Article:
Widely considered Jackie Chan's best movie, "The Legend of Drunken Master" (released to the rest of the world in 1994 as "Drunken Master II") features what are arguably the fastest, most furious and elaborate -- and the most entertaining -- fight sequences ever filmed.
Chan plays a fictionalized version of Wong Fei-Hung, a real martial arts master and philosophical altruist in the early 1900s who, legend has it, once defeated a gang of 30 men single-handedly, armed only with a bamboo staff.
That skirmish is, of course, recreated in "Drunken Master" as a kinetic, highly concentrated blur of acrobatics and lightning-fast limbs as two dozen toughs invade a quiet restaurant, forcing Jackie to whip them all silly with flying fists and feet, upside-down wooden tables and cheer-rousing picnic bench-fu.
With half a dozen scenes of this nature -- each one better than the last -- the movie just never slows down. Yet "Drunken Master" also has the most meaningful plot of any Jackie Chan picture to date. It's about the Chinese trying to prevent colonial European smugglers from exporting en masse their nation's archeological treasures.In the picture, Chan's Fei-Hung is the mischievous son of a renowned doctor and martial arts instructor. Much of the movie's obligatory highjinks involve deceiving the old man to cover up the fact that Fei-Hung has inadvertently provoked the wrath of the villain, an embassy henchman played by Ken Lo, a champion kick-boxer.
The jaw-dropping climactic steel-factory showdown between these two puts the effects-heavy bouts in "The Matrix" to shame. With a connect rate of about 50 landed punches per minute, it took four months to shoot and features everything from kicks so fast the camera can't see them clearly to Jackie Chan being knocked onto a bed of burning coals -- and you know he doesn't fake that stuff!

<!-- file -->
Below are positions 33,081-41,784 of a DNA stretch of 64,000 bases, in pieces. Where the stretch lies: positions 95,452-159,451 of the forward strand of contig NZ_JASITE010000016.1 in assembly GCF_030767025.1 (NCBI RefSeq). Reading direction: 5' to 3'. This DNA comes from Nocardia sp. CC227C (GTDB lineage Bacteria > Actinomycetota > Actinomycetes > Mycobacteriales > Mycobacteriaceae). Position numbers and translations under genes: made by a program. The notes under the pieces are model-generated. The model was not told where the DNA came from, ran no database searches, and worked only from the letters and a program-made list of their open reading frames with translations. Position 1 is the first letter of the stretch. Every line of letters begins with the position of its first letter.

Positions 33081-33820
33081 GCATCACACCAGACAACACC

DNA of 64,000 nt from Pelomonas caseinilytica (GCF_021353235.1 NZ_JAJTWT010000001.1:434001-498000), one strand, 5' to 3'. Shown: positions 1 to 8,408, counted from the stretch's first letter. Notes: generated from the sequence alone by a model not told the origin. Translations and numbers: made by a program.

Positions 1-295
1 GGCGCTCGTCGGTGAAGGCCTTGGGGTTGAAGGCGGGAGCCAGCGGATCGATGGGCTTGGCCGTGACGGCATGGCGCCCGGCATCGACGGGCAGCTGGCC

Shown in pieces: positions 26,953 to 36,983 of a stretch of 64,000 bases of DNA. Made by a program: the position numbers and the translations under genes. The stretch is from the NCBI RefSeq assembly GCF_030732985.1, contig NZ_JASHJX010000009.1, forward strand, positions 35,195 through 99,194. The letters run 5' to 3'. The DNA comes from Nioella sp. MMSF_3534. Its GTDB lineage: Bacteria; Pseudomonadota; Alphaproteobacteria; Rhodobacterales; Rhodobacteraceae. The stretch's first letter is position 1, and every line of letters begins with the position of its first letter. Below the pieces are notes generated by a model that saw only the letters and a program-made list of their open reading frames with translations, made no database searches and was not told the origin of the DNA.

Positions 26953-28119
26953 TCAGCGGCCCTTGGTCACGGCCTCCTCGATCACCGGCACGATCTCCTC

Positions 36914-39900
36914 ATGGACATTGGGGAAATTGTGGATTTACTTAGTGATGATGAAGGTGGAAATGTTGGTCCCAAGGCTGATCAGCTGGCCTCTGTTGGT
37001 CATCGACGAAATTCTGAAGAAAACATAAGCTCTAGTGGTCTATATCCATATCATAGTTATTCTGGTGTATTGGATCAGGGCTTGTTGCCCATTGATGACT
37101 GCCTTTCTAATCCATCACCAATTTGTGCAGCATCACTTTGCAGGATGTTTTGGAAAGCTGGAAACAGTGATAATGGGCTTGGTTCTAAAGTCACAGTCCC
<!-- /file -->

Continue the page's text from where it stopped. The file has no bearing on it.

The film gets its name from an informal fighting style that emulates (and is sometimes enhanced by) inebriation. Sloshing and stumbling about to confuse his opponents and striking from surprising positions, Chan plays this peculiar kung-fu for both action and laughs (booze is to Fei-Hung what spinach is to Popeye).
"The Legend of Drunken Master" is burdened somewhat by the routine weaknesses of most Jackie Chan movies: bad dubbing of dumb dialogue, subservient and stereotypically fussy female leads, etc. But forgiving all that, as any true Jackie Chan fan does, you simply cannot find a more exhilarating, eye-popping martial arts flick.
The opening credits say it all: "A Hong Kong Stuntman Association Ltd. Production." The stunt men produced the movie!
A note to ratings-watchers: "Drunken Master" got slapped with an unjustified "R" for its moderate violence. If your kids are Jackie Chan fans, there's no reason to keep them away from this one.